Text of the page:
A. He had the majority of the people behind him.

[Page 98]

Q. That is an ascent to success which we pass over. Colonel- General Reinhart has said that there was no single officer who did not back up Hitler in his extraordinary successes. Do you agree with that?

A. No.

Q. Von Blomberg has said that you and your colleagues in the Army had at that time no reason to oppose Hitler because he produced the results you desired? Do you disagree with that, too?

A. That is not quite correct. We did our duty because Hitler had been legally made Chancellor by Hindenburg, and because, after his death, he appeared as Fuehrer.

Q. Well, the answer is no, you do not agree with the Field- Marshal?

A. I have never agreed with Field-Marshal von Blomberg at any time.

Q. Have you at any time agreed with Generaloberst Blaskowitz?

A. How am I to understand that? He was one of my subordinates; but I cannot confirm what he has said in the affidavits in that form.

Q. Well, I am only putting to you the fact that when Hitler's power was assured and there was no more danger of his being a failure, the political, as well as the non- political opponents began to disappear.

A. We always remained non-political. Of course there were active National Socialists, like Reichenau and Blomberg, who were in the Army, but the bulk was politically quite indifferent.

Q. Surely it is common ground, is it not, that there was a lot in common between Hitler's policy and the general aspirations of you and your colleagues immediately after 1933?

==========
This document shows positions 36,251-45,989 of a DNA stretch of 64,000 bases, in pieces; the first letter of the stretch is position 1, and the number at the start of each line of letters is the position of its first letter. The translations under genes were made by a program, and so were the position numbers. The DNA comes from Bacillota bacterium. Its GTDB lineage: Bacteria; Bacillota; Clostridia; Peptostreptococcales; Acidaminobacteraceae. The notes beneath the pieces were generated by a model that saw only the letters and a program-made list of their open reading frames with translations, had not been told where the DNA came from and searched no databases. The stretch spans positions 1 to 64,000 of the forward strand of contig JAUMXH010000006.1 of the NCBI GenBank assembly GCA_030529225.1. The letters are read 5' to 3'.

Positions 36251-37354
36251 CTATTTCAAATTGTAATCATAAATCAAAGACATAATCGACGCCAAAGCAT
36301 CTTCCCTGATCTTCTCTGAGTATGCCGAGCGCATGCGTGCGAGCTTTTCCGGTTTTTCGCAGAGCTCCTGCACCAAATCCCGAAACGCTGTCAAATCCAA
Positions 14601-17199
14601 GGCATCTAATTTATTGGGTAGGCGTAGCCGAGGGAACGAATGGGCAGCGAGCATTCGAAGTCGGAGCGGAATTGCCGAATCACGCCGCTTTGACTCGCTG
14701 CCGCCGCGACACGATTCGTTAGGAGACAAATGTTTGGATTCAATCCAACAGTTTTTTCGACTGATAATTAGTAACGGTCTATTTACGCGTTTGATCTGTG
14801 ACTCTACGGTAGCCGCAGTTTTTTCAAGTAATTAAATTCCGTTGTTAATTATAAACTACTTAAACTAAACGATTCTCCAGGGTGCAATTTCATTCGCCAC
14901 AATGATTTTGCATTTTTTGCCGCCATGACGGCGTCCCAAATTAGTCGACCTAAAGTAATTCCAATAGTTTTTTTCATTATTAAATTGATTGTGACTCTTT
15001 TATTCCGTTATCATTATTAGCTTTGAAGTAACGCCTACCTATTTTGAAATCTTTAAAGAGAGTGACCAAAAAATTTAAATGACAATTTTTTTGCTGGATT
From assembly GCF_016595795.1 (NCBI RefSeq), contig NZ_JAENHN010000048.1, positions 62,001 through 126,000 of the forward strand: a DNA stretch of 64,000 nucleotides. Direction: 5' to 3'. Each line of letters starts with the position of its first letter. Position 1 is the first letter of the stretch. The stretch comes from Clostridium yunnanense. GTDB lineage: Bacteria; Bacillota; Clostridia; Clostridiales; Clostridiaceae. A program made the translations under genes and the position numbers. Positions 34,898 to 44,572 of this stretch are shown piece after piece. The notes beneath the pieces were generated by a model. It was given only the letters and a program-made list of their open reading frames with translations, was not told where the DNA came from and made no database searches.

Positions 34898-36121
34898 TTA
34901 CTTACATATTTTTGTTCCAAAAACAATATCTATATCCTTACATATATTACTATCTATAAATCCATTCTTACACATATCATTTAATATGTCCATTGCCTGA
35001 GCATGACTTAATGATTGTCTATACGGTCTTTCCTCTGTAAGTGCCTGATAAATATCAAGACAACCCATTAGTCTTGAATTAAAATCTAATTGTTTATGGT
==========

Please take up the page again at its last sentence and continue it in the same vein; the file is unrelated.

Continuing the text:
A. Yes; that is to say the equality aimed at by Hitler and achieved by him was welcomed by us, and that which was good in the National Socialist movement, as I have already emphasized, and which was mostly taken over from old Prussian ideologies, we of course welcomed also; but we all disapproved of the excesses which I have mentioned earlier, the older generation at any rate.

Q. When you say that there was a certain amount that was good in National Socialist ideas and that that was taken over from the old Prussian times, are you not saying that Hitler revived the old Prussian policy of Nationalistic expansion and that you were glad about it?

A. That had very little to do with politics as such. The principles are important: care for the worker, just as under Bismarck, social welfare, common good which takes precedence over all personal interest-those are the things I am referring to.